Scriptures for consideration:
Luke 22:41b-43. “… He kneeled down and prayed, saying, ‘Father, if Thou be willing, remove this cup from Me; nevertheless not My will, but Thine, be done.’ And there appeared an angel unto Him from heaven, strengthening Him.”
[Note: some manuscripts do not contain verse 43. However it has its place in this meditation.]
What becomes clearer is the realization that when we pray for ourself or others, that it is often not done in the manner that Jesus came to the Father – in full surrender of His will and the situation. Very often instead we approach asking for some blessing, or healing, or other dispensing of Grace based upon our own ego’s agendas for “happiness”, with a finite and therefore limited perspective on what we may think is best.
Thus within our personal will-full-ness we may wind up standing in the way of God’s best and highest for us… [instead, Father, may we align our hearts with Yours, and thus pray “in Your Name”!]
As we pause and bask in the light of the above text, we can give thanks that the Holy Spirit ever reveals new facets of more effectual prayer. And perhaps, with this realization, we might follow the lead of the disciples as they ask Jesus [Luke 11:1], “Lord, teach us to pray…” Certainly the accounts of our Lord in the New Testament are full of the answers to this prayer, as He exemplifies for us what it takes not only to intercede in times of need, but especially to attune to that Still Small Voice.
We discover in searching these out that very often our prayers are reactive rather than pro-active. [I’ll leave it to you to ponder how this might be so, perhaps as we catch ourselves wringing our hands, and saying such things as, “There’s nothing left for us to do except to pray…”].
Yet in today’s little meditation, first of all we see Jesus withdrawing from the disciples who were with Him in Gethsemane as these Passion events unfold. He removes Himself from the bewilderment they must have been experiencing in those hours, a stone’s cast away – maybe far enough but not too far, as He is all too well aware of their fearfulness at this point. He must distance Himself for this act of surrender, which they were neither ready for, nor could they understand fully.
Here we see Jesus kneeling down and praying to the point of sweating blood, in full knowledge of what He must do and the horrific events ahead. If the very Son of God kneels down in humility, who are we to be “coming against” some greater plan that we judge as undesirable in our life, as we experience parts and pieces and fragments that seem to assault our human ideas about what we want? Who are we to be “declaring” and “decreeing” to the Almighty Father of Spirits and Source of all creation, as if He’s some genii in the bottle who has the duty to grant our wishes?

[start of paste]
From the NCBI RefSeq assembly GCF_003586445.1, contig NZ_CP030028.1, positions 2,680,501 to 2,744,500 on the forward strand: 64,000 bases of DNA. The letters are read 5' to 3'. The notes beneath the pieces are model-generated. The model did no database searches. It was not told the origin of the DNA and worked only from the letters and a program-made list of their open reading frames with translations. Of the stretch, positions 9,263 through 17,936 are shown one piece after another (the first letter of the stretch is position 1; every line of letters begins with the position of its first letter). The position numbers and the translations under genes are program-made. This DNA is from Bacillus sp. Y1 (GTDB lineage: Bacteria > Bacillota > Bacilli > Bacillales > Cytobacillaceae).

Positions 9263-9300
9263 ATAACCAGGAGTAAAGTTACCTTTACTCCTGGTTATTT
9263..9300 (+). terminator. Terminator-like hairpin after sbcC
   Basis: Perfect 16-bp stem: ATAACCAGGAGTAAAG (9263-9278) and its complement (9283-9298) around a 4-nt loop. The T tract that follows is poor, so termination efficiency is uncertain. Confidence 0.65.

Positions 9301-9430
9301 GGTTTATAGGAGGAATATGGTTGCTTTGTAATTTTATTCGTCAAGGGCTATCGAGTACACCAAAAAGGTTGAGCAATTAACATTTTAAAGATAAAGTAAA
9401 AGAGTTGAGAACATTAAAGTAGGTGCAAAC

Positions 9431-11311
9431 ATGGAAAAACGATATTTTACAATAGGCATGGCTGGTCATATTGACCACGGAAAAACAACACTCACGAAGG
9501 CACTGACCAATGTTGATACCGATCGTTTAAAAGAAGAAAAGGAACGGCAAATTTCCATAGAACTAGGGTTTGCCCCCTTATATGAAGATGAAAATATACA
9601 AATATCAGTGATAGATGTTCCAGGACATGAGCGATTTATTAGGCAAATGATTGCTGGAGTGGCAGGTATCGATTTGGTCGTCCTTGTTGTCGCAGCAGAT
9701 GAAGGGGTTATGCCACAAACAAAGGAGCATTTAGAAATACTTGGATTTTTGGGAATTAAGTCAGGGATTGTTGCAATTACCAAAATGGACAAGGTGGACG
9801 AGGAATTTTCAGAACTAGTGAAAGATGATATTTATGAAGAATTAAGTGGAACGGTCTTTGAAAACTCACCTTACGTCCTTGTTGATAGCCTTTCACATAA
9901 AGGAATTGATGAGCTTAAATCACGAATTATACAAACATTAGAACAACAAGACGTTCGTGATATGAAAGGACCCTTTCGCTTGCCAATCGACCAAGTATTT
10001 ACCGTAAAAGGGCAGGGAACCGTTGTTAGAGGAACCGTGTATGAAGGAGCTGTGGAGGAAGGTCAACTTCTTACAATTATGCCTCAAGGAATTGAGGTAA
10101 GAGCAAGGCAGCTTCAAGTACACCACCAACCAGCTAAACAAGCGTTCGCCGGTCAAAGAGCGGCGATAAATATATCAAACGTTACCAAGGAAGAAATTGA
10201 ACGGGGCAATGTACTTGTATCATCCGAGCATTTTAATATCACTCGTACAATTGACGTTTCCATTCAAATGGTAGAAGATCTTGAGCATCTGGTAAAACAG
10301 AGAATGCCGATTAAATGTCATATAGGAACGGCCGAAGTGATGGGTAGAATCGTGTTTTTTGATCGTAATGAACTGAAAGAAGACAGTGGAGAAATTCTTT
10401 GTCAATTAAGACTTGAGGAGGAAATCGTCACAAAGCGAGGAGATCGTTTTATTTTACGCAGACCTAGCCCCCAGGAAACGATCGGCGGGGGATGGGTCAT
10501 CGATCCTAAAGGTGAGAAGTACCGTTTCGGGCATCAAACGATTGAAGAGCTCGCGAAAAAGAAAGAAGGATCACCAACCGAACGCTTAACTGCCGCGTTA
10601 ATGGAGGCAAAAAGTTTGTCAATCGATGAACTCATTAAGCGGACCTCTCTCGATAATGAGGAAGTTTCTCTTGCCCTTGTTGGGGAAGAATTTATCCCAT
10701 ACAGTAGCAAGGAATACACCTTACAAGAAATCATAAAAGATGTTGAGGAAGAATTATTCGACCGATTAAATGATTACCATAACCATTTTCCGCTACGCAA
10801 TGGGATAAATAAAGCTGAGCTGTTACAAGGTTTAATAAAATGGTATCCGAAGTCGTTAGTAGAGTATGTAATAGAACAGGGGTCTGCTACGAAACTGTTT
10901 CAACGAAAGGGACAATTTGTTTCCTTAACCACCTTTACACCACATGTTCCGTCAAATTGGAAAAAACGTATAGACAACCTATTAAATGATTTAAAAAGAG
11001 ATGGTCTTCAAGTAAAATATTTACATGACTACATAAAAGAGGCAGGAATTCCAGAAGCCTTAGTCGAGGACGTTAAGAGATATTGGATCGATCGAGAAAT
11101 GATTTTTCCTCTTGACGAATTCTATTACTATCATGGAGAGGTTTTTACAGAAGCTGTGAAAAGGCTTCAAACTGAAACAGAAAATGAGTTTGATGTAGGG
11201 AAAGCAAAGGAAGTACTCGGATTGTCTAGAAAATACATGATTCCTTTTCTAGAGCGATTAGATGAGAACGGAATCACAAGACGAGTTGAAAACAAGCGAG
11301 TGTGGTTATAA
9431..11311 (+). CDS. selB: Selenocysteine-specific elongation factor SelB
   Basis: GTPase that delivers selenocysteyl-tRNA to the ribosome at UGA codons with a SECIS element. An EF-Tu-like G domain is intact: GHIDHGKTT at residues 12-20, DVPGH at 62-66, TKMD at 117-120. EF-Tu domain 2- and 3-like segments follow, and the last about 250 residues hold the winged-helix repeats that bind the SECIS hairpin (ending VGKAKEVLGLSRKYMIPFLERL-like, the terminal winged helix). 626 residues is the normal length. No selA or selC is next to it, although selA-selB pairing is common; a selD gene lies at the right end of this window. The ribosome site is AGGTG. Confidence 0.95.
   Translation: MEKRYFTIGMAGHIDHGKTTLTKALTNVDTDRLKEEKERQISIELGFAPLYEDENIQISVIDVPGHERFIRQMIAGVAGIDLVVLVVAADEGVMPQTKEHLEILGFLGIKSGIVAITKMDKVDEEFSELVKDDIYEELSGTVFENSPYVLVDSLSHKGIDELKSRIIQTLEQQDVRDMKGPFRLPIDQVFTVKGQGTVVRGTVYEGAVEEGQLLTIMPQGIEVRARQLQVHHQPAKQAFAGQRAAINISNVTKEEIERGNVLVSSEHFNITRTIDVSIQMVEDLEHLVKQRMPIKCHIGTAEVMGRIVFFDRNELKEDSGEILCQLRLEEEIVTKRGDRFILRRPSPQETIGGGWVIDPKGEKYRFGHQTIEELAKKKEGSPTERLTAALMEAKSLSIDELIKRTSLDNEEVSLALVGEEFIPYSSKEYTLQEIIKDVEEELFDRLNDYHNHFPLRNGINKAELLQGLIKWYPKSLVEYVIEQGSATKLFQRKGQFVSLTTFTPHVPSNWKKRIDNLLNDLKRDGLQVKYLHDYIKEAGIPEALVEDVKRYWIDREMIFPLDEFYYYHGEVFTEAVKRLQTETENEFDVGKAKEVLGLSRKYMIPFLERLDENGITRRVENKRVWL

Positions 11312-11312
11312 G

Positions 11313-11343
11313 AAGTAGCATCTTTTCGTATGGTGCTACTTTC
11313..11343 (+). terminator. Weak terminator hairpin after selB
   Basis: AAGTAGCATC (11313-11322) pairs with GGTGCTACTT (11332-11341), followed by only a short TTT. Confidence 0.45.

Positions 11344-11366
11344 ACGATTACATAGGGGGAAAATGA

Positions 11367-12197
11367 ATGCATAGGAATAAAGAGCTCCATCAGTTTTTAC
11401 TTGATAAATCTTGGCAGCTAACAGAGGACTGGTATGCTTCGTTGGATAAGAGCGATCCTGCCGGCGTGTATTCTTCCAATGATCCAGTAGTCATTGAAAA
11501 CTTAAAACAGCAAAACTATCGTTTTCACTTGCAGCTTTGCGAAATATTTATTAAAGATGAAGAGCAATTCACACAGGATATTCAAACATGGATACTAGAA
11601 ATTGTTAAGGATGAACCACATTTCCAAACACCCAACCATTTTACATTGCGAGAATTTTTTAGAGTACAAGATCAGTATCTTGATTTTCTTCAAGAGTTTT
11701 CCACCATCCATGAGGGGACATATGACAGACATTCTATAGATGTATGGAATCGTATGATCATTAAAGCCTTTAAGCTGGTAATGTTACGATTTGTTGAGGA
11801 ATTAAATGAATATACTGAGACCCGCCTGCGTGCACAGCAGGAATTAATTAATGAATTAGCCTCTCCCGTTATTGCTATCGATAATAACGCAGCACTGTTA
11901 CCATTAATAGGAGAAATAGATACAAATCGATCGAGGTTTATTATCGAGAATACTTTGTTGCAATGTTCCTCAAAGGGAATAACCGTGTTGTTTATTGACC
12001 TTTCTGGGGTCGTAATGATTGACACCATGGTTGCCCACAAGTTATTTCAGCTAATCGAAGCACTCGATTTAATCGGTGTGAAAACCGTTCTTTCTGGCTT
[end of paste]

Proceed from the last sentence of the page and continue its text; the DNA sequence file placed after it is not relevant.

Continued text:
As we kneel here with our Lord, as we together embark upon embracing the Cross, we’re reminded that the god of this world does not relish being on his knees before the Father, but that he prefers to strut about in defiance, without humility, declaring his multiple, “I will” statements. And thus we acknowledge that all such attitudes have no place in our mind and heart, let alone coming from our lips. For here and now Jesus is teaching us how He prays.
Instead we’re moved to surrender our self with Jesus, saying, “Father if Thou be willing remove this cup from me; nevertheless, not my will, but Thine, be done!”
Much of life consists of episodes where things are changing and pointing toward a “Winter”, as they so often do in the Autumn [although our particular Scripture focus is often associated with Spring and the Easter season]. Summer’s green – whatever that may represent to us –always passes away. And it may mean that what has been must pass away, with a winter ensuing, which prepares us for what lies beyond it – green and verdant again and radiant with new life. For the Winter can mean a dark night of the soul, wherein the Lord works through the night in deeper and incomprehensible ways, and so we must ask for His strength and stamina to go through it without being able to control it.
But then we can also know that wherever the Winds of the Spirit may take us, we always have divine strength to sail through it, knowing the experience has its greater purpose, knowing simply that this too shall pass.
And it may pass all the more serenely if we are surrendered instead of resistant and insistent, concerning what the outcome ought to be! For perhaps all our resistant praying is only about as effective as a water pick against a forest fire.
It is at this point of surrender and realization that the angel appears to strengthen us with a strength which we ourselves are incapable of generating. [And may we recognize and acknowledge such when they appear!] Therefore, as we receive these angels, these bearers and messengers of divine strength, we know that we can grace-fully enter into the cross which awaits us.
We acknowledge, Father, that You are mightily present in all things – even what we may rather avoid, and that Your strength is made perfect in our weakness, more so than we can imagine.
And in this greater understanding we willingly pray with our Master Jesus, not my will, but Yours alone Father, be done. For You reign in all things omnipotent, omniscient, omnipresent. You are infinite and unconditional Love. You always bring us through what will work in us Your highest and best, eventually fitting us and preparing us for our eternal abode with You. To You be all glory now and forever, through Christ Jesus.